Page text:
A tragedy at the scale of the 2013 Boston Marathon bombing is a shared experience, binding us in grief and loss. It’s also a collection of small, intensely private moments: a runner wrapping his T-shirt around a stranger’s wounded leg to save his life. A pair of friends holding onto one another as they flee the finish line, or embracing after being separated in the chaos.
Ten years ago this week, photographers captured scenes of sorrow, fear, courage, and resilience in the aftermath of the deadly explosions. We asked several people shown in those images to reflect on those moments and how they indelibly changed their lives.
Their stories have been edited for length and clarity.
“There’s moments it gets to you”
Robert Wheeler, 2013 runner, 33
I had just finished my first Marathon, and I was exhausted. I could barely walk, couldn’t feel my joints. After the first bomb went off, adrenaline washed that out pretty quick. I heard Krystara [Brassard], Ron’s daughter, calling for help and went to them. I wasn’t going in there planning on pinching an artery, I’ll tell you that.
I took my shirt off and wrapped it around his wound to try to keep it tight. I remember my muscles just cramping so badly and yelling at myself: “Don’t you let go.” I saw him a few years ago, but we haven’t stayed in touch.
I’m not good at asking for help, and that’s something I’m working on, so at the time I chose not to get any medical treatment for my own injuries. I had been twisting and turning on the ground where the windows were blasted out, and I was still picking glass out of my leg with a tweezer weeks later, and found out later I had a traumatic brain injury. About a year ago I got a full body wax — long story — and I saw myself in the mirror and started crying. I didn’t realize I still had scars on my legs.
The Marathon did not make life easier. My way to cope was to tell my story in public, but that public image came with its costs. A lot of conspiracy theorists thought it was a hoax, and I started getting a lot of threats at work and school. Someone smashed my car and put a threat in it. I had to delete my Facebook.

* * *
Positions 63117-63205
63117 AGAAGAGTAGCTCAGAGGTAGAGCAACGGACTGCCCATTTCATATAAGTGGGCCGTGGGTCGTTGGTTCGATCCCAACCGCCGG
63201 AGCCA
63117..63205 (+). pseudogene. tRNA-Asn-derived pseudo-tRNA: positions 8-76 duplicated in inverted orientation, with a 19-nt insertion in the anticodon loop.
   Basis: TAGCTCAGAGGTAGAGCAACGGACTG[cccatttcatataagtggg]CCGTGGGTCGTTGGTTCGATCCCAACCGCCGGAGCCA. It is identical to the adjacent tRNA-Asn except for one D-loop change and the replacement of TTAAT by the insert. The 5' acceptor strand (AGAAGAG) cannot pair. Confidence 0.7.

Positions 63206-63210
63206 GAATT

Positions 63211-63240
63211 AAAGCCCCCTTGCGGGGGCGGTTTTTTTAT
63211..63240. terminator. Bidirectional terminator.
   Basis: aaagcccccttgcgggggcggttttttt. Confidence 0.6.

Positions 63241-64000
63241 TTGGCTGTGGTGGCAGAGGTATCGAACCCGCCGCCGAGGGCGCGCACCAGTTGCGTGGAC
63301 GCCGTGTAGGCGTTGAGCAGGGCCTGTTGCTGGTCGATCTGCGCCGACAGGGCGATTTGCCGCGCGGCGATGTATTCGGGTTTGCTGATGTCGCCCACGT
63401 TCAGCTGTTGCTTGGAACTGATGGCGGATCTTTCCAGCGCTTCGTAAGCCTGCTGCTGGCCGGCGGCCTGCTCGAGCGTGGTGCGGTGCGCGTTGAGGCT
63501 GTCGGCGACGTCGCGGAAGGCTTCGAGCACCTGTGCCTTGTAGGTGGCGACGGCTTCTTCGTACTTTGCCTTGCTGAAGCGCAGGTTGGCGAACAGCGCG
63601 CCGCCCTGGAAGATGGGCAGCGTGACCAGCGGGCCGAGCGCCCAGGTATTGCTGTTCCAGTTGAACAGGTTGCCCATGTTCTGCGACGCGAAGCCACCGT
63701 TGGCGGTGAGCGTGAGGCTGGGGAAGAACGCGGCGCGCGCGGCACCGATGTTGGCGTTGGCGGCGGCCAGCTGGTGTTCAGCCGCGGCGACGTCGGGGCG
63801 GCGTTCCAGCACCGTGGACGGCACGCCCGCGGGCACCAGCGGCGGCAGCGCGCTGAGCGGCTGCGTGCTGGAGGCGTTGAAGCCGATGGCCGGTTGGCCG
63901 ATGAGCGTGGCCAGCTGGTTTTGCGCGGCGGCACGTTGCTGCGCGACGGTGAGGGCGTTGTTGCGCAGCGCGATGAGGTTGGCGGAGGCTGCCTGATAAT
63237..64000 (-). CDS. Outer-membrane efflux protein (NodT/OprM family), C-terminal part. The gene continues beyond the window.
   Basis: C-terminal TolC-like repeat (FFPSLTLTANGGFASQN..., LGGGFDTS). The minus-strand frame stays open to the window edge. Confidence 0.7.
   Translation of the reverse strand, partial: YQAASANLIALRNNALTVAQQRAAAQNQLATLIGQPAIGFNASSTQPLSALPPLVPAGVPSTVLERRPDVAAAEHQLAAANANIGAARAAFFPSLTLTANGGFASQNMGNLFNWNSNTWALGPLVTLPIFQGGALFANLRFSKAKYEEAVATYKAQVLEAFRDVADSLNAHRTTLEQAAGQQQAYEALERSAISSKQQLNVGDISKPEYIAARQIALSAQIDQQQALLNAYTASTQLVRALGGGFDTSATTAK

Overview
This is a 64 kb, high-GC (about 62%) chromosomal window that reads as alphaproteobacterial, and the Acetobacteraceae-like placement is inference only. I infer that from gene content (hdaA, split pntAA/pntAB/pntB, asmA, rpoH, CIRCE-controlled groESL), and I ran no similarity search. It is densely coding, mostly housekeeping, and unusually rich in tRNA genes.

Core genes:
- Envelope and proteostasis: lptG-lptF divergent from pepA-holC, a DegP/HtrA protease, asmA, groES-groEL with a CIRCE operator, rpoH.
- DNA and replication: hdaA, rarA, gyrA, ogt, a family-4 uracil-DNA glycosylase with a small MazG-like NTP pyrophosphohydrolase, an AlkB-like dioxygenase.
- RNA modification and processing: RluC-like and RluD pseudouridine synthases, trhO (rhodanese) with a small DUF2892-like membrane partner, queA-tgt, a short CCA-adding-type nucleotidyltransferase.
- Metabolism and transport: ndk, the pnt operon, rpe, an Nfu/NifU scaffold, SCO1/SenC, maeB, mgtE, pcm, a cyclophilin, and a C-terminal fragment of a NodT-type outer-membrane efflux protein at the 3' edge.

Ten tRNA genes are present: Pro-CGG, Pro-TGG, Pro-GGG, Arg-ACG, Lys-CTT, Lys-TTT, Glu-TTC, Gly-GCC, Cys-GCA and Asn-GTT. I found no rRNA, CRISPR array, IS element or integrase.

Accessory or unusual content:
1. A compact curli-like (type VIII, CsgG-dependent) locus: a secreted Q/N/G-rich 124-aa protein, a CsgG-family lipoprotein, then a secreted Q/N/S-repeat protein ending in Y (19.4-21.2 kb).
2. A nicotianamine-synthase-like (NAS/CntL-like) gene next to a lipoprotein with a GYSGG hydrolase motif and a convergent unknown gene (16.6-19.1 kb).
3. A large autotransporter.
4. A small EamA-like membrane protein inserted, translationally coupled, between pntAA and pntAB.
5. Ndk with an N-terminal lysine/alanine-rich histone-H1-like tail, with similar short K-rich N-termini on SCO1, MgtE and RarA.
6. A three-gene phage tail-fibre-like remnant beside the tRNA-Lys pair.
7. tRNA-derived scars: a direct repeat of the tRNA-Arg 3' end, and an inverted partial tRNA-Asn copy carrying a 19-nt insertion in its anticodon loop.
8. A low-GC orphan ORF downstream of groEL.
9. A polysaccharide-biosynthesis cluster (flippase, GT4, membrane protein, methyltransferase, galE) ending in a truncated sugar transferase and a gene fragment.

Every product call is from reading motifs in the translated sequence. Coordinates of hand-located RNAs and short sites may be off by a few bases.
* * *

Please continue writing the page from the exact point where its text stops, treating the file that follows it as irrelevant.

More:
People recognize me sometimes, and I end up talking about it in some stupid random place when I don’t want to be thinking about it. There’s moments it gets to you. It really does.
I still run the Marathon. It’s confusing, running toward something that messed up your life in so many ways. For me, it’s immersion therapy.
I also try to give myself purpose. In December I went to Ukraine to help a family whose father died in the war, and got a Christmas tree and some toys and spent a week playing Jenga and UNO in the dark with the kids. I’m going back next month. That has meaning to me.
“It’s changed forever”
Susan Mele, 65, and Lauren Lucas, 60, Marathon security volunteers
Susan — Our friend Joanne was running the Marathon that day, and Lauren and I were waiting for her to finish so we could head out to celebrate. Volunteering for the security team used to be a lot of fun. We saw people getting engaged at the finish line, the looks on people’s faces when they accomplished it. We helped kids get onto Boylston Street to run with their parents. It was really special to be that close.
Lauren — We’ve been there days where it was pouring rain, cold and miserable weather, and this day was beautiful. I loved it. It was a great experience until that day.
Susan — Now we feel that it’s changed forever. I have no desire to go back there to watch it or volunteer. There are people on the security team who go back every year and do wonderful things, and I give them so much credit that they can do that. To be honest, in10 years I’ve only gone back to the finish line once, just to show my husband where it happened. We couldn’t get out of there fast enough.